Medical professionals with disabilities -- whether they have mobility challenges, cognitive impairments, chronic diseases or mental health struggles -- often conceal their conditions, said Peter Poullos, MD, an associate professor of radiology as well as founder and executive director of the Stanford Medical Abilities Coalition.
"There's a lot of people in the closet," he said. "People are hiding their disabilities for fear of being discovered or discriminated against."
Poullos, who suffered a spinal cord injury in 2003, is hoping the second annual virtual Stanford Conference on Disability in Health Care and Medicine will help disabled health care workers connect with peers and advocate for assistance. The conference, which takes place Saturday, April 10, will cover legal rights, research, advocacy and care of patients with disabilities.
I spoke with Poullos about disability in the medical profession and the value of building a community of disabled health care workers.
Why does the medical field need to provide more support to providers with disabilities?
A lot of times institutions are focusing only on providing the minimum accommodations necessary to meet the Americans with Disabilities Act requirements, rather than thinking creatively about how they can include everyone. This happens to medical school applicants and attending physicians alike. It can be especially difficult for people with invisible disabilities, such as mental health and chronic illnesses.
You can imagine that in medicine there's a culture of strength and ableism, and the idea of a physician having limitations doesn't factor in. A lot of people question why we should make accommodations, but if they ever became ill themselves they would understand.
Employing disabled physicians is helpful for patients with disabilities, and not only for those who see the disabled doctor. If doctors have a peer relationship with somebody with a disability who is making it work, who is competent in their job, then that will decrease stigma -- it will change their ideas of disabilities. And that decreased stigma will inform patient care.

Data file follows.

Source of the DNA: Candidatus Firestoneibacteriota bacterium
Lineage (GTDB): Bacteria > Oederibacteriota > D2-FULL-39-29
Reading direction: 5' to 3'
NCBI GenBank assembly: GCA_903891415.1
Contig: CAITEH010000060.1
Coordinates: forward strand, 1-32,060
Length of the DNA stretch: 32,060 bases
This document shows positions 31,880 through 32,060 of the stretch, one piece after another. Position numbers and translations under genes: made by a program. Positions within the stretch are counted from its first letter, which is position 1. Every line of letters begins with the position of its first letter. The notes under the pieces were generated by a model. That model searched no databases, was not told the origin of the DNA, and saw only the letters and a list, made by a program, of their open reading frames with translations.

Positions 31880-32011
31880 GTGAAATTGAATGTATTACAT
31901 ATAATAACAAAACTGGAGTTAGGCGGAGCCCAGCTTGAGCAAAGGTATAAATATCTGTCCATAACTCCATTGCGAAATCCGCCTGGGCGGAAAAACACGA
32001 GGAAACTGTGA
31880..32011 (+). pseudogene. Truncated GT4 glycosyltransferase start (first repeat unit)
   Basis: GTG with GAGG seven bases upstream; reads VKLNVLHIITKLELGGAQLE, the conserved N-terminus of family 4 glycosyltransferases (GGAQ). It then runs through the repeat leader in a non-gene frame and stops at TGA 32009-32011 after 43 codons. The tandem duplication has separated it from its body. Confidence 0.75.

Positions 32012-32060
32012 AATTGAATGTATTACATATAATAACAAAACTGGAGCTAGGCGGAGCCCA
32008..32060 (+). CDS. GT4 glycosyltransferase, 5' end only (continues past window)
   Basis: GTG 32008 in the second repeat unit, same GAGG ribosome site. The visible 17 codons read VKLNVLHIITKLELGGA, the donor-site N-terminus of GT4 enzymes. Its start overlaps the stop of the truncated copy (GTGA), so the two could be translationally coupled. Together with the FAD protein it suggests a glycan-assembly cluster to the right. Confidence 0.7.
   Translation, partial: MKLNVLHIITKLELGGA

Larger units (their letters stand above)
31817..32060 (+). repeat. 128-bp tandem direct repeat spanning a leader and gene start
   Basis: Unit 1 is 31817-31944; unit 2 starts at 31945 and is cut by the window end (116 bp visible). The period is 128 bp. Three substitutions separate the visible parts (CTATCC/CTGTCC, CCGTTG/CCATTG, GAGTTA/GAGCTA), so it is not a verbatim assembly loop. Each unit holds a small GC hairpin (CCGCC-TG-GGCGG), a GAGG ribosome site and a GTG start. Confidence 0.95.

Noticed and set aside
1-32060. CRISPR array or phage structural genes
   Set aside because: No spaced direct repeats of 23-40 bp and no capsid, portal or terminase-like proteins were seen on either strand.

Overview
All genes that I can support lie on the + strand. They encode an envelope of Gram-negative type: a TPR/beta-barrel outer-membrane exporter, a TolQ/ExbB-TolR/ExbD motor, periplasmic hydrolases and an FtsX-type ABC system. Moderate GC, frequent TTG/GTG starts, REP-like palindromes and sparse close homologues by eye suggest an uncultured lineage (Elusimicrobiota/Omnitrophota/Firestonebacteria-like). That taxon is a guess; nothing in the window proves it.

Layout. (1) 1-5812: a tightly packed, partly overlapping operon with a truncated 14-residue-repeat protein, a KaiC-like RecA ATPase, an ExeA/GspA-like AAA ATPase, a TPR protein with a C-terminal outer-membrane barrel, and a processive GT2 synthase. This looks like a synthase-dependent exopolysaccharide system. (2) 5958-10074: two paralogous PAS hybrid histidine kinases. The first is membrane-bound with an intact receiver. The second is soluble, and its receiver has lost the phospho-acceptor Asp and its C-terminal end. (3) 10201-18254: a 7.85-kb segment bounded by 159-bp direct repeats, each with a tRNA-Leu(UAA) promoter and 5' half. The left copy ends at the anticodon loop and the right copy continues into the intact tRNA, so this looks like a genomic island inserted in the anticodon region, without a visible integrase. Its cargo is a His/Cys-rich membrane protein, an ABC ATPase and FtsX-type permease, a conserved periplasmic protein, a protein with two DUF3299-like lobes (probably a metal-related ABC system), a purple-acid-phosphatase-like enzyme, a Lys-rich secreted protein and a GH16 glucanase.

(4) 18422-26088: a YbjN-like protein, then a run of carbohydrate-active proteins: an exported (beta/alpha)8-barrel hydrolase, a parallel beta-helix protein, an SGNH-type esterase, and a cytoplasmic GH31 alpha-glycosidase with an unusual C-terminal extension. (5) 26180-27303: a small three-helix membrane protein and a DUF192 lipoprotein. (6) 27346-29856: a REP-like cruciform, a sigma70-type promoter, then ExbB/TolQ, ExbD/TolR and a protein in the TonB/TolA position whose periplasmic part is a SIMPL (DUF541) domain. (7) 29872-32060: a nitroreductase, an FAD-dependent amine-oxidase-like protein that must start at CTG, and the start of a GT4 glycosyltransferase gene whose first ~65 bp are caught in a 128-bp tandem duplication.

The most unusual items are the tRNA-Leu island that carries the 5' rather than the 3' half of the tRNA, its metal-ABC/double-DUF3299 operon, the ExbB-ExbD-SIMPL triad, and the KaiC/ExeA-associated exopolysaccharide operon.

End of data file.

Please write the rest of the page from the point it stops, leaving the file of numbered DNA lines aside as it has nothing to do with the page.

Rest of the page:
Also, because we have experience on both sides of the curtain from having been in the hospital bed, we can better identify problems in the system to improve care. There are a lot of disparities in care for people with disabilities. Screening for cancer is lower for patients with disabilities, for example. There are even some clinics that patients in wheelchairs can't access.
What grew out of last year's conference?
Several big initiatives came out of the conference. With colleagues from several academic medical centers, we are creating a consortium to serve as an umbrella group for disability organizations that are working on these issues. We plan to use our collective resources to tackle problems on a national level.
Stanford participated in a study to track the performance and trajectory of medical students with disabilities. We looked at board exams, graduation rates and whether they match to residency programs.
We also started a national mentorship program for medical students and working professionals with disabilities. There are a lot of students and doctors who've felt discriminated against, and they're looking for support and advice on how to navigate some of these difficulties.
What do you hope this year's conference will engender?
I hope students and working professionals get the sense that they're not alone. I hope to show people what's possible when the right support is in place. I hope to inspire people to organize and advocate at their institutions or practices. I hope to motivate people to work on these issues.
We're going to provide practical advice on advocacy to act as a road map for people who don't have disability groups at their schools.
A lot of it will be raising awareness, fostering a sense of community, and inspiring people to act and unite to support providers with disabilities.
The conference is open to all medical professionals, students and their allies. Register here. There is no fee to attend.
Photo of Poullos, at right, with medical students and Stanford physicians at a 2019 event celebrating the launch of the Stanford Medicine Abilities Coalition by Luke Girard.